With Cloud Control, the director and producer are able to call the broadcast for away games from a control room at the home office like this one in Minneapolis.

The mobile unit — typically a dual-feed unit that serves both the home and the away shows — provides the home show with a full-blown facility and the visiting network with its own switcher/TD and audio console/A1. The visiting network has access to three dedicated cameras plus all the home show’s cameras (including four super-slo-mos). Two EVS replay servers are dedicated to the away team and networked to all the EVS gear in the home show, including the super-slo-mo units.

“You get the same number of [unilateral] cameras that they had in a traditional dual-feed model before [the pandemic] and access to all the home-show cameras with dual tallies,” says Connelly. “Your director can still cut the game like they normally would; they just aren’t actually in the truck.”

He adds that Cloud Control offers considerable cost reductions for the away-team RSN, which isn’t dependent on a world feed produced by the home-team RSN. Under the Cloud Control model, the home production staff does not need to travel, and construction of the CC rooms is at a fraction of the cost of a typical control room.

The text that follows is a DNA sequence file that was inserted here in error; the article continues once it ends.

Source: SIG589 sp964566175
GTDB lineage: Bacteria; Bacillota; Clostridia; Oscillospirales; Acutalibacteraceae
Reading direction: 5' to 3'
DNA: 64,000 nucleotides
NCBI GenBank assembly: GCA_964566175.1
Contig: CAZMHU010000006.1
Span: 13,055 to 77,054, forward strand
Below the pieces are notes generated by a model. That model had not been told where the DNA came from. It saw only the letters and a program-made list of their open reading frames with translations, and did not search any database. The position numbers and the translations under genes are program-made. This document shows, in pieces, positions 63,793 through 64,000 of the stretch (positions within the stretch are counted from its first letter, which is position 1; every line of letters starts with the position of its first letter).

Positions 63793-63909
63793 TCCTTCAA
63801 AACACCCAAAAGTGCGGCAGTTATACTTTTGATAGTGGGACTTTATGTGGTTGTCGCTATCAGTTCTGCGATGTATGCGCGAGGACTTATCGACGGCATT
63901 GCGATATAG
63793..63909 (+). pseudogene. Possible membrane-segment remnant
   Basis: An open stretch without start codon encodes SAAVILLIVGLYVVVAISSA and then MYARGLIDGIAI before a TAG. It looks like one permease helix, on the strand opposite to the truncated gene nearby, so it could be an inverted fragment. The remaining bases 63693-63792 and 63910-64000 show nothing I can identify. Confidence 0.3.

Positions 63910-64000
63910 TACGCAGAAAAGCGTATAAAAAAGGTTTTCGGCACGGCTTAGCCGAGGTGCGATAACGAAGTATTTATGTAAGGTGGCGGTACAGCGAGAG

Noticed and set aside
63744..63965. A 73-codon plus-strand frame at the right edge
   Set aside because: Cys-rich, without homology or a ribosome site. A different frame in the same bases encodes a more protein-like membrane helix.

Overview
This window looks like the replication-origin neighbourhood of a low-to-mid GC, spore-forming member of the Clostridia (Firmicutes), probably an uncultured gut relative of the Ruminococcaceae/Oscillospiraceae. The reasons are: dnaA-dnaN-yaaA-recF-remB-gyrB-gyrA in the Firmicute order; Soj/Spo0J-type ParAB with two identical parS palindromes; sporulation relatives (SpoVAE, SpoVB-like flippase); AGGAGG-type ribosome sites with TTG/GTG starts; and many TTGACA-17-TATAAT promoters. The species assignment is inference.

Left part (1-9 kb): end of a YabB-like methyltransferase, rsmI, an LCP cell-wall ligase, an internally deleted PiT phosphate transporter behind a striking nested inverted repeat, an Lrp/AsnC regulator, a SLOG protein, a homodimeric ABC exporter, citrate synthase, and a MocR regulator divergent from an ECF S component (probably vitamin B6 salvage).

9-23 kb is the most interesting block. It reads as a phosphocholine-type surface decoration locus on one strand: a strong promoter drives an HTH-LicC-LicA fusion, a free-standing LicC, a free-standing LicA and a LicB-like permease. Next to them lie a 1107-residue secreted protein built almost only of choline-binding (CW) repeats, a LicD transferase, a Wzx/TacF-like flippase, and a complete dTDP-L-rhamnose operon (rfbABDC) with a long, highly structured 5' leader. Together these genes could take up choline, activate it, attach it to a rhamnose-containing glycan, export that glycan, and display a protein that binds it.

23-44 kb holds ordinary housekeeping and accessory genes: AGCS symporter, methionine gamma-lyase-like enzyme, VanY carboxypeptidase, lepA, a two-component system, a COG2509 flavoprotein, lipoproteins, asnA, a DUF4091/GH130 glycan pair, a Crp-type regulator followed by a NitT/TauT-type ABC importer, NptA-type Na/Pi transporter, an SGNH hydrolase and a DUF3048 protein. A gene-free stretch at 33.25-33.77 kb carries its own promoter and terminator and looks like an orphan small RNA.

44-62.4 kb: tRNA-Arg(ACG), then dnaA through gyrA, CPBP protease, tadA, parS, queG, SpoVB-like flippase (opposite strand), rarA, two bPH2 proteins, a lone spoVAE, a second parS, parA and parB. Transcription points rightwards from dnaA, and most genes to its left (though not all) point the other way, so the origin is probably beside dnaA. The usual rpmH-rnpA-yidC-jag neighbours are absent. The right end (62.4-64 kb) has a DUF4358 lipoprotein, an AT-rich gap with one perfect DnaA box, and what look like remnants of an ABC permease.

“You’re saving costs on travel, and you’re not over-extending yourself on capital costs,” Connelly notes, “[The production team] is still with the team at least 50% of the time, so you’re not losing that intimacy you worked so hard to develop. Everything is based on that intimate relationship and making sure that we serve the needs of the team. We can still do that very effectively.”

Connectivity between the CC room and the mobile unit requires only 300 Mb (depending on the venue and the situation), and MTVG provides the coordination to ensure proper communication between the remote-control panels at the RSN’s office and the MTVG mobile unit at the venue.

“This is truly the next stage of the dual-feed model and allows us to serve the needs of our team partners by creating broadcasts that cater to the hometown fans,” says Connelly. “Our entire business is built on the relationships and intimacy we have with our teams, and this keeps our [production crews] close with our teams in their home markets instead of at a centralized control room. [Viewers] are going to see a high-quality show geared towards their team rather than the more generic [world feed] that we’ve had to do with [during the pandemic]. That’s really exciting.”